A few days after returning from Johannesburg, with Spain in the final and the sound of vuvuzelas still ringing in my ears, it is difficult to start with anything other than the World Cup fever that seems to have gripped this continent. No doubt this has been helped by the valiant efforts of the Ghanaian team who must have felt like they were playing on home ground, despite being many miles from Accra.
But although Ghana couldn’t make it all the way, South Africa has excelled in its mission, putting on an incredible show and taking good care of its visitors from the moment they set foot in the gleaming airport. Besides the first rate transport and organisation, including the brand new speedy airport train and efficient bus system to get to and from matches, the most striking thing is the enthusiasm and justifiable pride with which the South Africans have hosted this major event.
But Joburg is worlds away from Lusaka and this is evident when you fly out at night, leaving behind the sparkling lights stretching to the horizon in every direction, to arrive in a city surrounded by darkness. Tourism can play a major role in economic growth and poverty alleviation and no doubt the spotlight of a successful World Cup will attract visitors to South Africa, and hopefully other parts of the continent, helping to create employment and economic opportunities.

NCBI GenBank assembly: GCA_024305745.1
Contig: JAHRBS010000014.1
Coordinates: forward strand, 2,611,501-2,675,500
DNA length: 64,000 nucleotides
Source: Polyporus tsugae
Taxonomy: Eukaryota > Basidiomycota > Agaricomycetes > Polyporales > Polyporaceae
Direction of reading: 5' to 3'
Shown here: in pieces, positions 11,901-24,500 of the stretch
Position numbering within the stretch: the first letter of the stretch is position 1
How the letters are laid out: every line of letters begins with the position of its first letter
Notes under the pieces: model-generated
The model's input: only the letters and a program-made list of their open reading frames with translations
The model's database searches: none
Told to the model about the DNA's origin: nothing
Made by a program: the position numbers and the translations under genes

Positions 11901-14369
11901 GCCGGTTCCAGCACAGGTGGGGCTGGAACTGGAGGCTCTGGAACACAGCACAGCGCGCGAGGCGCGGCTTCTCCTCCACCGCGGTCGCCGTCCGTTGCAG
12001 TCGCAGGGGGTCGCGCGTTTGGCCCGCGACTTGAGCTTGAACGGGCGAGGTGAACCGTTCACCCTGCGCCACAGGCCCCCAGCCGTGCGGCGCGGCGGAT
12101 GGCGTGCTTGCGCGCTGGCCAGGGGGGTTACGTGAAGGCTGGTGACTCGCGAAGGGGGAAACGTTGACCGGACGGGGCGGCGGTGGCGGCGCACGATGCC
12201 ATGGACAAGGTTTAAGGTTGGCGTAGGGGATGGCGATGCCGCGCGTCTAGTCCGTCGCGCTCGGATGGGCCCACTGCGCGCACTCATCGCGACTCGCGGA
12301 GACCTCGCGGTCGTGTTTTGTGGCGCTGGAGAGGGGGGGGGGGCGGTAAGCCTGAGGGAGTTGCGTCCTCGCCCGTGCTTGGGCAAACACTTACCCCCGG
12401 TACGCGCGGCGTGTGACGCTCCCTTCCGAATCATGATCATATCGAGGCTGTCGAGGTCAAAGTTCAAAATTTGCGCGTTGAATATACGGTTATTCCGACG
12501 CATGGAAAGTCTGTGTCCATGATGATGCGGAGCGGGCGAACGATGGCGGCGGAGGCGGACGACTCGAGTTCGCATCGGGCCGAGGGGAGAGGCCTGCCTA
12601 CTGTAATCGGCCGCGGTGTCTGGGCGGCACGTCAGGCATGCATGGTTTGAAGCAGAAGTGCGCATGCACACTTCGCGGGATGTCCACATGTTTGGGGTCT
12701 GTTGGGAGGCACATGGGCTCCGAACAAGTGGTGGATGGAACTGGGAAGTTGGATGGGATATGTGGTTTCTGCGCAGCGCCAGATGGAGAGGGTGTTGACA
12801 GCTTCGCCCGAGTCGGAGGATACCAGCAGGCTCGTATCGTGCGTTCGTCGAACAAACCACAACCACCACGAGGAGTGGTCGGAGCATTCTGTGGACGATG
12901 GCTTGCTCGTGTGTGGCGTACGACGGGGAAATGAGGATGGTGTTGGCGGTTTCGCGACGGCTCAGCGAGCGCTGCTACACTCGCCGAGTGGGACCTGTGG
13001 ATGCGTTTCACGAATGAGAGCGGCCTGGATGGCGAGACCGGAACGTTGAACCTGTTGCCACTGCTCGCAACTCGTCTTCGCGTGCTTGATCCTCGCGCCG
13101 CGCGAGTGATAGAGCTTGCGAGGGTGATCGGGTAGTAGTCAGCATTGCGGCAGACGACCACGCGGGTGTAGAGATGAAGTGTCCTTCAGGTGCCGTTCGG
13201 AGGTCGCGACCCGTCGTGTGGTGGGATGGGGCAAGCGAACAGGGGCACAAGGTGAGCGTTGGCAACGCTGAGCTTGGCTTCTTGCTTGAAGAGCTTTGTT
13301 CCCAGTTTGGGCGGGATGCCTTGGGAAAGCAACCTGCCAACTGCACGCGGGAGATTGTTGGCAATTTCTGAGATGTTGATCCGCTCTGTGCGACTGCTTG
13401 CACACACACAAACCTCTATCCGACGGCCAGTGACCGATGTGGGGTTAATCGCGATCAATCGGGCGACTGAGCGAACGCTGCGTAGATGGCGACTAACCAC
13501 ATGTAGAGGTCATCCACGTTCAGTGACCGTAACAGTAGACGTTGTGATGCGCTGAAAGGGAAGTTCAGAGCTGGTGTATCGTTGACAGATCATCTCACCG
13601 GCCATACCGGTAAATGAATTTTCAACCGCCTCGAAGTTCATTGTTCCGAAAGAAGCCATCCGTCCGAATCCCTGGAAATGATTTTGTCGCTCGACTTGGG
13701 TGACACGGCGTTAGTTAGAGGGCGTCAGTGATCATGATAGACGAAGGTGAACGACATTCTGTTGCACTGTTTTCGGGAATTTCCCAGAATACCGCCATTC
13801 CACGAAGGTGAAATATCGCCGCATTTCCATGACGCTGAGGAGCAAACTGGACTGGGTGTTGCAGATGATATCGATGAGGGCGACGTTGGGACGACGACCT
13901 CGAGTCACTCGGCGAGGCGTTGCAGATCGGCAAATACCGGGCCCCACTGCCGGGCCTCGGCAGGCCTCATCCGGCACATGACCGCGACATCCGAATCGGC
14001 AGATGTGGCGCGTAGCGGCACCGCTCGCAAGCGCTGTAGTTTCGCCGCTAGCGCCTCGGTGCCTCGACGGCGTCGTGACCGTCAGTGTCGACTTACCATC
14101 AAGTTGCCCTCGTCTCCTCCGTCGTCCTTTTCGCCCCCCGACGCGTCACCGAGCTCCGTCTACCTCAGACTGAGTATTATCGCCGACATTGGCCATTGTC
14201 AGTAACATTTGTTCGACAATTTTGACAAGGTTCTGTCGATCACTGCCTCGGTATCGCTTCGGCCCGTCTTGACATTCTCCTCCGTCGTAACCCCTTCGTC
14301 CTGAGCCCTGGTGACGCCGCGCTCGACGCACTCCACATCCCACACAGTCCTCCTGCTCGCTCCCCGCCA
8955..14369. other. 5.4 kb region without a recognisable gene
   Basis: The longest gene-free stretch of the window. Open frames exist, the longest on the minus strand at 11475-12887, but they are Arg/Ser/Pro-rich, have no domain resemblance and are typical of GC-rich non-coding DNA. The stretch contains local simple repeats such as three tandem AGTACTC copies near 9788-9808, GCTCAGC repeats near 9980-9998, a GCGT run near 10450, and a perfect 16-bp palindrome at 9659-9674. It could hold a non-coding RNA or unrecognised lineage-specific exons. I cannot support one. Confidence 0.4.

Back at the office after the public holiday, things are as busy as ever and I am learning as much about the world of a start-up as I am about Zambian regulation of mobile money. I share a round table with management and listen with interest as discussions turn from the detail of client projects to cash flow statements, agent training, a new IT based project management tool, web site design, potential investors and expansion into new markets. Despite the frustrations of the Zambian internet, there is constant communication between the Lusaka office and the Cape Town based IT and accounts team who run the core system on which Mobile Transactions’ business is based.
Next door, there doesn’t seem to be a moment when the customer care, agent training, marketing and corporate payments teams are not busy. But this does not detract from the general good humour as people seem to enjoy the open and dynamic office culture that Mobile Transactions has created. I notice my colleagues asking questions of employees, customers, agents, competitors and interns in an attempt to gain information and constantly improve the business. This is an inclusive environment in which feedback and participation are encouraged and responsibility and accountability are expected. A bit reminiscent of my short time at GBF!
It is difficult not to feel involved in this kind of effort. I find myself asking a taxi driver from Chipata (the capital of the Eastern Province, about an 8 hour drive from Lusaka) how he sends money back home. Through the Post Office, he tells me. “Have you heard of Mobile Transactions?” I ask. I seem to have caught the bug…